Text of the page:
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50+: Live Better, Longer

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Statin Drugs May Cut Dementia Risk

Study Shows Cholesterol-Lowering Drugs May Help Protect Against Dementia
WebMD Health News

July 14, 2009 (Vienna, Austria) -- The popular cholesterol-lowering statin drugs taken by millions to help prevent heart attacks and strokes may also protect against the development of dementia.

In a study of more than 17,000 people 60 and older, use of statin drugs appeared to cut the risk of developing dementia by more than half.

The study does not prove that statins prevent cognitive decline, and no one should start taking them as a dementia preventive, doctors stress. But the findings are compelling enough to justify further study, says Alina Solomon, MD, a researcher in the department of neurology at the University of Kuopio in Finland.

The study was presented at the Alzheimer's Association 2009 International Conference on Alzheimer's Disease.

Other studies have had conflicting results on the ability of statins to protect against memory loss, dementia, and Alzheimer's disease, but this study is one of the largest to date. The trial included Finnish people enrolled in a larger, ongoing study examining risk factors for heart disease and stroke.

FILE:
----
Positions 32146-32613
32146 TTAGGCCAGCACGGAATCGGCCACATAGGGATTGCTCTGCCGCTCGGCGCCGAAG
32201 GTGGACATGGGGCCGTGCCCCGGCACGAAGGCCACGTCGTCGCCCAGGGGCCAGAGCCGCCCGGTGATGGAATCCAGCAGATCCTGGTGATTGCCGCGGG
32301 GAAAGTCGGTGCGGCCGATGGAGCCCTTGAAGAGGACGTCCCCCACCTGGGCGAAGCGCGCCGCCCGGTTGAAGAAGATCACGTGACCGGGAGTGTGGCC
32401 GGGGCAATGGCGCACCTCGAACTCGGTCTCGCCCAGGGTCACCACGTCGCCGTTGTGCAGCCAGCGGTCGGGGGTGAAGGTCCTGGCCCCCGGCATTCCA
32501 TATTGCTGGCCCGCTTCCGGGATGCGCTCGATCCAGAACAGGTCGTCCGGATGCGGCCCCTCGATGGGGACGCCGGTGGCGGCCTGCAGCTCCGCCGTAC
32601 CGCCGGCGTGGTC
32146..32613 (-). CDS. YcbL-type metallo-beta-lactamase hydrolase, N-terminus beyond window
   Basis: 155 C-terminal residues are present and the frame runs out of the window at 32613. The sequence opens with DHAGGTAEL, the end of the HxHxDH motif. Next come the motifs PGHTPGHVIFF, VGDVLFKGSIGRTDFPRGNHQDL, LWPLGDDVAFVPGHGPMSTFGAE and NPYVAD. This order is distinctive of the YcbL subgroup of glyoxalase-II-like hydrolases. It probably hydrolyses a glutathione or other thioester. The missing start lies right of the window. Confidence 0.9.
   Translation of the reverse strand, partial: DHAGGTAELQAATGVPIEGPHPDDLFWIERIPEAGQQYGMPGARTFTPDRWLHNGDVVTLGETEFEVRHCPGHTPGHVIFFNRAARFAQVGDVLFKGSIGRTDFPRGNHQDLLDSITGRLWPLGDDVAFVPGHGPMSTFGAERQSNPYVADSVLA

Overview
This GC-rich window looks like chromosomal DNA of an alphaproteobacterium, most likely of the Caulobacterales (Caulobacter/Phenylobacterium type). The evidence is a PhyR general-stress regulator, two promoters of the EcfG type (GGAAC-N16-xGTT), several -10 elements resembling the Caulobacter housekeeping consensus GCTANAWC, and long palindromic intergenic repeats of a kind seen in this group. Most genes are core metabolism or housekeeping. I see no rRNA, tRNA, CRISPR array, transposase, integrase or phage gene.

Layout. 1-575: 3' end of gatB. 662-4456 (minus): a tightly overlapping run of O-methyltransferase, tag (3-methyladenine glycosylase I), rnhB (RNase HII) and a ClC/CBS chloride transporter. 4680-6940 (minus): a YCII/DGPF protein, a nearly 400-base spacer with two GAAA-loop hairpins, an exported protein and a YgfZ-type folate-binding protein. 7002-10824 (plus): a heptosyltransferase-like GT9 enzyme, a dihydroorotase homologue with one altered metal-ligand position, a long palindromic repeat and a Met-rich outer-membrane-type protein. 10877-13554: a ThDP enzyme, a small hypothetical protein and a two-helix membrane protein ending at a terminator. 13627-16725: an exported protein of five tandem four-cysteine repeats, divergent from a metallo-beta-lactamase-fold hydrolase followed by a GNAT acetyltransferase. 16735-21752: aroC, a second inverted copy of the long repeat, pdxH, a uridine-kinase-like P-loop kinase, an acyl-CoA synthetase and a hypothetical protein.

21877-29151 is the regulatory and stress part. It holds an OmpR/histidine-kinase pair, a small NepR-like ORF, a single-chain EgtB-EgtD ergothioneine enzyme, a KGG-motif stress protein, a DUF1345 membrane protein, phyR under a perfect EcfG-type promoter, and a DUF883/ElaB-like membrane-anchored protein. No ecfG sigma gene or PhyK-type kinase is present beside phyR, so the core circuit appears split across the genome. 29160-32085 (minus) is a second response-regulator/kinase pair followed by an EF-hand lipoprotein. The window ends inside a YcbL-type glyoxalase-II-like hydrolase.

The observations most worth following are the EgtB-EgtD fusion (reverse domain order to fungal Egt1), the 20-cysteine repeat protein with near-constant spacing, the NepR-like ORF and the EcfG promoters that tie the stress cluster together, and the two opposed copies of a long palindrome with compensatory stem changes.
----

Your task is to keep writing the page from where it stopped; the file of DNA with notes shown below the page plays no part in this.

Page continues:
The current analysis involved 17,257 participants 60 and older who had not been diagnosed with dementia or Alzheimer's disease in 1995. Over the next 12 years, 1,551 of them were diagnosed with dementia. Of those, 281, or 18%, had taken statins for at least one year prior to the diagnosis.

One advantage of the current study is that data about statin use was obtained from a drug reimbursement registry, Solomon tells WebMD. Some of the previous trials relied on patients to self-report use of cholesterol-lowering drugs, which can be especially problematic when working with people with dementia, she explains.

After adjusting for risk factors for dementia, including age, sex, education level, place of residence, body mass index, blood pressure, and cholesterol levels, the researchers found that people who took statin drugs were 58% less likely to develop dementia than those who did not.

Statins and Insulin Levels in Brain

Statins help protect against heart attacks and strokes by lowering low-density lipoprotein (LDL), or "bad" cholesterol. But since the current analysis was adjusted for participants' cholesterol levels, that action alone does not fully explain statins' apparent punch against dementia, Solomon says.

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